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Surviving Through the Days

Translations of Native California Stories and Songs, A California Indian Reader

Herbert W. Luthin (Editor), Darryl Babe Wilson (Contributor), Loren Bommelyn (Contributor), Jean Perry (Contributor), Julian Lang (Contributor), William Bright (Contributor), Victor Golla (Contributor), Katherine Leonard Turner (Contributor), Reitha B. Amen (Contributor), Leanne Hinton (Contributor), Dell Hymes (Contributor), Alice Shepherd (Contributor), Brian Bibby (Contributor), William Shipley (Contributor), Robert Oswalt (Contributor), Greg Sarris (Contributor), Catherine Callaghan (Contributor), Geoffrey Gamble (Contributor), Chrsitopher Loether (Contributor), Kathryn Klar (Contributor), Richard Applegate (Contributor), Jane H. Hill (Contributor), Kenneth C. Hill (Contributor), Eric Elliott (Contributor) & 19 more


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This anthology of treasures from the oral literature of Native California, assembled by an editor admirably sensitive to language, culture, and history, will delight scholars and general readers alike. Herbert Luthin's generous selection of stories, anecdotes, myths, reminiscences, and songs is drawn from a wide sampling of California's many Native cultures, and although a few pieces are familiar classics, most are published here for the first time, in fresh literary translations. The translators, whether professional linguists or Native scholars and storytellers, are all acknowledged experts in their respective languages, and their introductions to each selection provide welcome cultural and biographical context. Augmenting and enhancing the book are Luthin's engaging, informative essays on topics that range from California's Native languages and oral-literary traditions to critical issues in performance, translation, and the history of California literary ethnography.
List of Illustrations
List of Tables
Pronunciation Guide
Song from the myth "Kwikumat Became Sick," Quechan
General Introduction
Making Texts, Reading Translations

Part 1. Selections
"Creation Songs," Cupeño

1. Kwaw Labors to Form a World
Atsugewi, 1996
Northwestern California
Doctor dance song, Yurok

2. Test-ch’as (The Tidal Wave)
Tolowa, 1985

3. "The Young Man from Serper" and Other Stories
Yurok, 1951, 1985-1988

4. Coyote and Old Woman Bullhead
Karuk, circa 1930

5. The Devil Who Died Laughing
Karuk, 1950

6. "The Boy Who Grew Up at Ta’k’imilding" and Other Stories
Hupa, 1963-1964

7. The Bear Girl
Chimariko, 1921
North-Central California
Spell said by a girl desirous of getting a husband, Northern Yana

8. How My Father Found the Deer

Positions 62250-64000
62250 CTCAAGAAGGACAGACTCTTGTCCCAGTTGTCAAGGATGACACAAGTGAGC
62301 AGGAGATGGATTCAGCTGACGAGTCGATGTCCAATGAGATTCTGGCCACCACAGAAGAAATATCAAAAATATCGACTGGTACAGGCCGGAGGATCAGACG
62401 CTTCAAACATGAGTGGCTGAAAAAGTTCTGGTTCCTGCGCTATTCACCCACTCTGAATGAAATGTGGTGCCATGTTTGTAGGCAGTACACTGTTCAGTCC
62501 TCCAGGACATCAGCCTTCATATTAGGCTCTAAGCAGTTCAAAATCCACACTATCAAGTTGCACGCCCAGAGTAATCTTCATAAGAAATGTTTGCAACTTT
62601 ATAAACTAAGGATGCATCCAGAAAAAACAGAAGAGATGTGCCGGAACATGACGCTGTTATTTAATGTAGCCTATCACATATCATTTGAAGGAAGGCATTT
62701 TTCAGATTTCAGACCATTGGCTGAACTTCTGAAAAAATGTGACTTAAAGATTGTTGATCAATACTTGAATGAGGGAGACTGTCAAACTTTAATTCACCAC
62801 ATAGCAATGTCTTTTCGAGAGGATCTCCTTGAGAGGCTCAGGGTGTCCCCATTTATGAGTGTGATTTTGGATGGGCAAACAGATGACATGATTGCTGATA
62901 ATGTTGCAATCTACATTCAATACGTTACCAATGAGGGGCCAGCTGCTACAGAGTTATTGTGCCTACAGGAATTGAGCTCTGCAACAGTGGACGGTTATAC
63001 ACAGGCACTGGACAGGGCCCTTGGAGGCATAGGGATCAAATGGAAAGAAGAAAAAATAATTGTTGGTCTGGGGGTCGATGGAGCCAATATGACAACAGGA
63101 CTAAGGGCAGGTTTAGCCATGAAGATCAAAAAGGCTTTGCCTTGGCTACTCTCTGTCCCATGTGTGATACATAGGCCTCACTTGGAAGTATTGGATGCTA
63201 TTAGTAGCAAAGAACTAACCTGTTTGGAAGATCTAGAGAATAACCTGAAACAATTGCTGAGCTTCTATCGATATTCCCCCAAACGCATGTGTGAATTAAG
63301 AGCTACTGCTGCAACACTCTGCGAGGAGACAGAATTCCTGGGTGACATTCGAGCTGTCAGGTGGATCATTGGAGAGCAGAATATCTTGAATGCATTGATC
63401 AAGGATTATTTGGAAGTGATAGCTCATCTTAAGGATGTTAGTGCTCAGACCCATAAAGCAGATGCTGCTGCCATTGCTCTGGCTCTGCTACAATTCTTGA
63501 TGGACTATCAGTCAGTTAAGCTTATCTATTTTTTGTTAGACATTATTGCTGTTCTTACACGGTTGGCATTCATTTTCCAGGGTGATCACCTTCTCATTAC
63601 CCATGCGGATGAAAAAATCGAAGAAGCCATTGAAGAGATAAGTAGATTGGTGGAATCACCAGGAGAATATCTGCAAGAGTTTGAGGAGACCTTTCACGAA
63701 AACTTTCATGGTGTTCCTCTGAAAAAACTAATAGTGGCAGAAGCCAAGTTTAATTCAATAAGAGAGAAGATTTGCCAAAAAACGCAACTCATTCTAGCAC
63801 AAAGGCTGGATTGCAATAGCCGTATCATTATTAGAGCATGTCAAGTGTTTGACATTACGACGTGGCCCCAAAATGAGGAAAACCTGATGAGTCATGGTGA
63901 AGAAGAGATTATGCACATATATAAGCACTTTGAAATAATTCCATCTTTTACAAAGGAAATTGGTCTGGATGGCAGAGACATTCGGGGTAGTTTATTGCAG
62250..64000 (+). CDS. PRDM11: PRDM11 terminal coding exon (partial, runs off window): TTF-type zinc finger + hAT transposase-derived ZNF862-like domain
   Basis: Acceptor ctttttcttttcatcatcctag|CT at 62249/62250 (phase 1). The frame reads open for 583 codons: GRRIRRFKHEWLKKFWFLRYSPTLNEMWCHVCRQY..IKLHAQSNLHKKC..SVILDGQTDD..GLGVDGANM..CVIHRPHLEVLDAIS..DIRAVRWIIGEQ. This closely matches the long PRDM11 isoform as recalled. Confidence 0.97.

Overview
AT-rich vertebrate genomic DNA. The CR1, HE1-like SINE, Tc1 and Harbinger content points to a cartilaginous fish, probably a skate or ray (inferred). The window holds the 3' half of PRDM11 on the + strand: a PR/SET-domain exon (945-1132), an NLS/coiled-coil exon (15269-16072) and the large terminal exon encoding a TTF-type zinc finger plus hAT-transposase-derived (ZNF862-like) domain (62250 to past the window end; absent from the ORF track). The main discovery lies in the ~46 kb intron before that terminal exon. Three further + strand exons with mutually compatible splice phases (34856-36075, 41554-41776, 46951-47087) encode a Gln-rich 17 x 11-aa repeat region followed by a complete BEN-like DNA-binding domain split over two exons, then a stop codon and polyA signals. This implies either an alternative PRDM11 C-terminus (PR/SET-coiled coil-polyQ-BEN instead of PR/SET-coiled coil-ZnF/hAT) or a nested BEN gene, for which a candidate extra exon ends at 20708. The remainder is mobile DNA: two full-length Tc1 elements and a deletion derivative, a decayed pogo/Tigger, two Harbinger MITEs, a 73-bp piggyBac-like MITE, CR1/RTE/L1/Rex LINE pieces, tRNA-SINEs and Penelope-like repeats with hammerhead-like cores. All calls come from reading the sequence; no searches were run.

Achumawi, 1970

9. Naponoha (Cocoon Man)
Atsugewi, 1931

10. A Story of Lizard
Yahi, 1915

11. A Selection of Wintu Songs
Wintu, 1929-1931

12. Loon Woman: He-who-is-made-beautiful, She-who-becomes-loon
Wintu, 1929

13. Four Songs from Grace McKibbin
Wintu, circa 1982

14. How I Became a Dreamer
Nomlaki, 1935

15. Mad Bat
Maidu, circa 1902

16. Creation
Eastern Pomo, 1930

17. The Trials of Young Hawk
Southern Pomo, 1940

18. The Woman Who Loved a Snake
Cache Creek Pomo, 1988

19. The Dead People’s Home
Lake Miwok, 1980
South-Central California
Excerpt from "The Ciq’neq’ Myth," Ventureño Chumash

20. Two Stories from the Central Valley
"Visit to the Land of the Dead": Chawchila Yokuts, 1931
"Condor Steals Falcon’s Wife": Yowlumni Yokuts, 1930

21. The Contest between Men and Women
Tübatulabal, circa 1932

22. The Dog Girl
Ineseño Chumash, 1913
Southern California
Excerpt from an account of "The Soul," Quechan

23. The Creation
Serrano, 1963

24. A Harvest of Songs from Villiana Calac Hyde
Luiseño, 1988-1992

25. From "The Life of Hawk Feather": The Bear Episodes
Cupeño, 1962 and 1920

26. In the Desert with Hipahipa
Mojave, 1902

27. An Account of Origins
Quechan (Yuma), 1908

Part 2. Essays on Native California Languages and Oral Literatures

"When I Have Donned My Crest of Stars," Kiliwa

A Brief History of Collection

"Women’s Brush Dance Song," Luiseño

Notes on Native California Oral Literatures

Funeral speech, Quechan

Notes on Native California Languages

Acknowledgments of Permissions
Herbert W. Luthin is an Associate Professor in the English Department at Clarion University.
"This unique and original book sets the standard for such volumes. I can't see anyone coming along for quite some time who would be able to supersede it or top it for quality and inclusiveness."—Brian Swann, editor of Coming to Light

"It is a masterful treatment of oral literature…a wonderful combination of great verbal art and sound scholarship, carefully crafted so that the collection begins and ends with a powerful creation tale."—Leanne Hinton, author of Flutes of Fire

"Since each of the contributing specialists has first-hand familiarity with the material, the translations are of unusual authenticity and the annotations are of unusual insightfulness. Luthin's own introductory sections are especially vivid and well-informed."—William Bright, author of A Coyote Reader

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